Amona battle goes down to the wire

Education Minister Naftali Bennett warned Netanyahu that if the ministers do not support the bill next Sunday, his party will bring it to a vote in the Knesset anyway.

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November 7, 2016 00:32
2 minute read.
MERETZ MKS visiting Amona on Sunday.

MERETZ MKS visiting Amona on Sunday.. (photo credit: PEACE NOW)

For the second week in a row, the Ministerial Legislative Committee has delayed a vote by one week on the controversial Amona bill, as ministers are waiting until the last possible moment to push forward legislation to retroactively legalize many of the unauthorized settlers’ homes in the West Bank, including the Amona outpost.

The ministers did so at the request of Prime Minister Benjamin Netanyahu, but it is the last time they push off the issue in this Knesset session – the Bayit Yehudi party has calculated that next week is the latest possible date to start legislative work to secure passage of a bill, before Amona’s scheduled December 25 demolition date.

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Education Minister Naftali Bennett warned Netanyahu that if the ministers do not support the bill next Sunday, his party will bring it to a vote in the Knesset anyway.

The initial version had looked at legalizing all the unauthorized settler homes, which is estimated at over 2,000 units. Attorney General Avihai Mandelblit has said that the bill is unconstitutional.

A special vote of the Knesset’s presidium last week waived a waiting period for Bayit Yehudi faction chairwoman Shuli Muallem-Refaeli to pull that version of the legislation and replace it with the new text.

She and other signatories, including coalition chairman David Bitan (Likud), have said that the new version is softer.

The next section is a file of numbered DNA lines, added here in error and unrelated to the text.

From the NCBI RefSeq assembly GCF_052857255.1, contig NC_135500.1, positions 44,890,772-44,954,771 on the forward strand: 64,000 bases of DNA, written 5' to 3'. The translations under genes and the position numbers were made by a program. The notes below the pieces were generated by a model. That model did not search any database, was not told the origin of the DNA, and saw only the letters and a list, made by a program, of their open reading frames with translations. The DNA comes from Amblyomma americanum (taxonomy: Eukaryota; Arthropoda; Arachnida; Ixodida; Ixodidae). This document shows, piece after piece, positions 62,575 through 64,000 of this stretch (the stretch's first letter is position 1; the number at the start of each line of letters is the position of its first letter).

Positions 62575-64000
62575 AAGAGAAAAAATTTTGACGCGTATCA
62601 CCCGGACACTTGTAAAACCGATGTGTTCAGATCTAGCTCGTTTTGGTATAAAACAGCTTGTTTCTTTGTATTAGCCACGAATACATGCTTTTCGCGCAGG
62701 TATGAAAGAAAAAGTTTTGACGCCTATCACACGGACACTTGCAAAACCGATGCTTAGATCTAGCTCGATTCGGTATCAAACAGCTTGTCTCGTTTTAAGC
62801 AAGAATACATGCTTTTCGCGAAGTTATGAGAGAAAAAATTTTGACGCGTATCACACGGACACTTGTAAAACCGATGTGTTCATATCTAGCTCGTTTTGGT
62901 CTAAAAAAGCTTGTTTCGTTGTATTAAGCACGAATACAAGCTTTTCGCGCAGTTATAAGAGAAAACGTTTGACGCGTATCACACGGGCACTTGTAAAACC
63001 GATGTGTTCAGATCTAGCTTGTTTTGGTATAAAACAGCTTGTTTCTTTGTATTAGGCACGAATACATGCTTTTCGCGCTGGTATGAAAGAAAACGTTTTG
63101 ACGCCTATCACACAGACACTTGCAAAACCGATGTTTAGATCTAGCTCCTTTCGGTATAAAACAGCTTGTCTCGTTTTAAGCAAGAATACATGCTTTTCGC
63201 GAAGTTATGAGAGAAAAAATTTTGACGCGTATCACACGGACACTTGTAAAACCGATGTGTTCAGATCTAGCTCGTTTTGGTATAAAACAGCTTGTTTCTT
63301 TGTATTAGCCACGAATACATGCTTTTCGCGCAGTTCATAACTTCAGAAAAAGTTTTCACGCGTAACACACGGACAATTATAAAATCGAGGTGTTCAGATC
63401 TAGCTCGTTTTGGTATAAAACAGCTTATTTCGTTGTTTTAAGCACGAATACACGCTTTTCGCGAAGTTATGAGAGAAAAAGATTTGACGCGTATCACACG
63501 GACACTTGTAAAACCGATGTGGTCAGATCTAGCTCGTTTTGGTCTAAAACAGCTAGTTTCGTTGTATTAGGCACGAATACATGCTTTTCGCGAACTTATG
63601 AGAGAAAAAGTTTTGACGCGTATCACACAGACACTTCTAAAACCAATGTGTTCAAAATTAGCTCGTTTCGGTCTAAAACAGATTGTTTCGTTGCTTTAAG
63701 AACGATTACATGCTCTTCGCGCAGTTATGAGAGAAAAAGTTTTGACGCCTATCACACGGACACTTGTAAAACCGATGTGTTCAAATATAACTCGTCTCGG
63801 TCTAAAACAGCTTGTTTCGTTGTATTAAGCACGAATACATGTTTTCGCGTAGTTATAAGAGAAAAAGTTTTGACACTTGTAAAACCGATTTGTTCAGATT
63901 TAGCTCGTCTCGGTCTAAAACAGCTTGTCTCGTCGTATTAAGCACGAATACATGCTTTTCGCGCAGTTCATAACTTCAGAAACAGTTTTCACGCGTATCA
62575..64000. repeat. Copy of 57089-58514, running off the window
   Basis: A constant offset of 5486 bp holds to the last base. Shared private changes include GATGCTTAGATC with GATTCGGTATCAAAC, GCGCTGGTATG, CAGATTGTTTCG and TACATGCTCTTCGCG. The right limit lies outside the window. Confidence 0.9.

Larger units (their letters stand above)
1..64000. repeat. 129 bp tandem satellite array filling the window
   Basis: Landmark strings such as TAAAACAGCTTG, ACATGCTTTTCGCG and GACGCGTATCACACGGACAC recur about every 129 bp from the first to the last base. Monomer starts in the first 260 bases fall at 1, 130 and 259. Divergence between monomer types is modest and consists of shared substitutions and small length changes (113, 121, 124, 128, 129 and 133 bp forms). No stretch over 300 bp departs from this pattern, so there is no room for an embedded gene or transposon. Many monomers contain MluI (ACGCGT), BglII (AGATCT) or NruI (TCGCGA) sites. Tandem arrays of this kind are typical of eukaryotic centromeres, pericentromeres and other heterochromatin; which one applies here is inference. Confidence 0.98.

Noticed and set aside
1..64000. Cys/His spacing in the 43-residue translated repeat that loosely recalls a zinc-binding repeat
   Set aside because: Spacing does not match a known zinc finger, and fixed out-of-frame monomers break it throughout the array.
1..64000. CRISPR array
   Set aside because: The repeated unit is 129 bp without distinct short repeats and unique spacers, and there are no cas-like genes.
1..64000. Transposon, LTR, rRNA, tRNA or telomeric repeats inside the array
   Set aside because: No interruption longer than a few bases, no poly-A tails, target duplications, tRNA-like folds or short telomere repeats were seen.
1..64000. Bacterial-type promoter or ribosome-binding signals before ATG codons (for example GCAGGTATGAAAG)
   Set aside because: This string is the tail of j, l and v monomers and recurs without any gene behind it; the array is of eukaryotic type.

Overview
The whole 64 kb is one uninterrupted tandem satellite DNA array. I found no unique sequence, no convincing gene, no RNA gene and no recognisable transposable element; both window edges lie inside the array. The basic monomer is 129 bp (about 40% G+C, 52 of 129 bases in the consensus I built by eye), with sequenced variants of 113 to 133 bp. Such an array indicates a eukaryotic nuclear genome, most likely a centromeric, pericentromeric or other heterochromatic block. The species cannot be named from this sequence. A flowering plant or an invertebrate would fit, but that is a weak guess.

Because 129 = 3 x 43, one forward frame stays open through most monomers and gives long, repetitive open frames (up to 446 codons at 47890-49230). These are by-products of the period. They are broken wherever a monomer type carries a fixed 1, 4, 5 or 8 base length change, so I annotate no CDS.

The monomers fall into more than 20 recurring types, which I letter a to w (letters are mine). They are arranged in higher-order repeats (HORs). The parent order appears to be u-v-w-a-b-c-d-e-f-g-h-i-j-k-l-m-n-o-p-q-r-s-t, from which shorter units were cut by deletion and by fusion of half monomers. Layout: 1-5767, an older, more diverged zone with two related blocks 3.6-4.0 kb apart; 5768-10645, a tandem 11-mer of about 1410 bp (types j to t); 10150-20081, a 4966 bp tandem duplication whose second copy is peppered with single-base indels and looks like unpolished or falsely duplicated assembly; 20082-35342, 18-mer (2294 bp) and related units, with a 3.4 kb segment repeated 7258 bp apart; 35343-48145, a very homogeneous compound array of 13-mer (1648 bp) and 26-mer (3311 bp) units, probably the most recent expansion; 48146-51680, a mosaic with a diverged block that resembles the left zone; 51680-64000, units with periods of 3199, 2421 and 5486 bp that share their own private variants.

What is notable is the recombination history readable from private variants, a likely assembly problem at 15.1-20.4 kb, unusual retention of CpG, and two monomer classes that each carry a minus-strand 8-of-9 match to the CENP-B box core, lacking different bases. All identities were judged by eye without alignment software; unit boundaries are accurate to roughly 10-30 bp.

The MKs are hopeful that Mandelblit will not oppose the new version, which calls on the government to authorize those outposts built with either initial nods of approval from government miniseries, or unauthorized homes in already approved settlements, such as the Amona outpost.

The original bill had the state pay “generous” compensation to the landowners in land and money while legalizing the existing homes, which Moalem-Refaeli has said is the equivalent of the state asserting eminent domain, as it has done in other circumstances.

The new draft still offers compensation, but also allows the land’s owners to go to court if they are unsatisfied with the financial offer from the state.

The state asked the High Court of Justice last week for a seven-month delay to prepare relocation options, which it hoped would sway the 40 Amona families to willingly leave their homes.

The parties to the case submitted their opinion on the issue of delay to the High Court on Sunday. The Amona families said that they had no intention to relocate to Shiloh. “We will protest and we will resist such an evacuation,” they said, “a delay won’t change that.”


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